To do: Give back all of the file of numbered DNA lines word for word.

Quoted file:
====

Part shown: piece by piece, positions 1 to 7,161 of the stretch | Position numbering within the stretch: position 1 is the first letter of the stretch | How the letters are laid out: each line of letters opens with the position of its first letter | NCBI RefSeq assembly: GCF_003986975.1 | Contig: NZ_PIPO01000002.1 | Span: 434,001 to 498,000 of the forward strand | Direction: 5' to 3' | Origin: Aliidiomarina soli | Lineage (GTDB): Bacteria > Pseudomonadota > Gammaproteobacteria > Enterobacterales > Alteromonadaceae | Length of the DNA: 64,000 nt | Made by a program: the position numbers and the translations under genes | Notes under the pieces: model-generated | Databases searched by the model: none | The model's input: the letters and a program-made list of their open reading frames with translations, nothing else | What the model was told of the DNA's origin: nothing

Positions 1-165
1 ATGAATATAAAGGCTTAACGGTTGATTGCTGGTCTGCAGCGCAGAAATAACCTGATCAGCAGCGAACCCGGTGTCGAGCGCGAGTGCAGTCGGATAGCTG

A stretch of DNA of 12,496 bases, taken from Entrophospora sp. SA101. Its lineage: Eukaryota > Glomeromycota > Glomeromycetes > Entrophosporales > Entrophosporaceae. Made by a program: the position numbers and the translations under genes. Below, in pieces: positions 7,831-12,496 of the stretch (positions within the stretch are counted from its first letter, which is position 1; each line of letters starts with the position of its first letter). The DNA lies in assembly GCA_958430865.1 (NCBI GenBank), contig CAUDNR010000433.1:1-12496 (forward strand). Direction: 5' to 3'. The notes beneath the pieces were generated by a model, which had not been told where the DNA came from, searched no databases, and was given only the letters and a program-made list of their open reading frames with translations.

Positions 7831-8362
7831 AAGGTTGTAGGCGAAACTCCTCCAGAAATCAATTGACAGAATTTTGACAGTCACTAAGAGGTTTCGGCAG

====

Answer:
Part shown: piece by piece, positions 1 to 7,161 of the stretch | Position numbering within the stretch: position 1 is the first letter of the stretch | How the letters are laid out: each line of letters opens with the position of its first letter | NCBI RefSeq assembly: GCF_003986975.1 | Contig: NZ_PIPO01000002.1 | Span: 434,001 to 498,000 of the forward strand | Direction: 5' to 3' | Origin: Aliidiomarina soli | Lineage (GTDB): Bacteria > Pseudomonadota > Gammaproteobacteria > Enterobacterales > Alteromonadaceae | Length of the DNA: 64,000 nt | Made by a program: the position numbers and the translations under genes | Notes under the pieces: model-generated | Databases searched by the model: none | The model's input: the letters and a program-made list of their open reading frames with translations, nothing else | What the model was told of the DNA's origin: nothing

Positions 1-165
1 ATGAATATAAAGGCTTAACGGTTGATTGCTGGTCTGCAGCGCAGAAATAACCTGATCAGCAGCGAACCCGGTGTCGAGCGCGAGTGCAGTCGGATAGCTG

A stretch of DNA of 12,496 bases, taken from Entrophospora sp. SA101. Its lineage: Eukaryota > Glomeromycota > Glomeromycetes > Entrophosporales > Entrophosporaceae. Made by a program: the position numbers and the translations under genes. Below, in pieces: positions 7,831-12,496 of the stretch (positions within the stretch are counted from its first letter, which is position 1; each line of letters starts with the position of its first letter). The DNA lies in assembly GCA_958430865.1 (NCBI GenBank), contig CAUDNR010000433.1:1-12496 (forward strand). Direction: 5' to 3'. The notes beneath the pieces were generated by a model, which had not been told where the DNA came from, searched no databases, and was given only the letters and a program-made list of their open reading frames with translations.

Positions 7831-8362
7831 AAGGTTGTAGGCGAAACTCCTCCAGAAATCAATTGACAGAATTTTGACAGTCACTAAGAGGTTTCGGCAG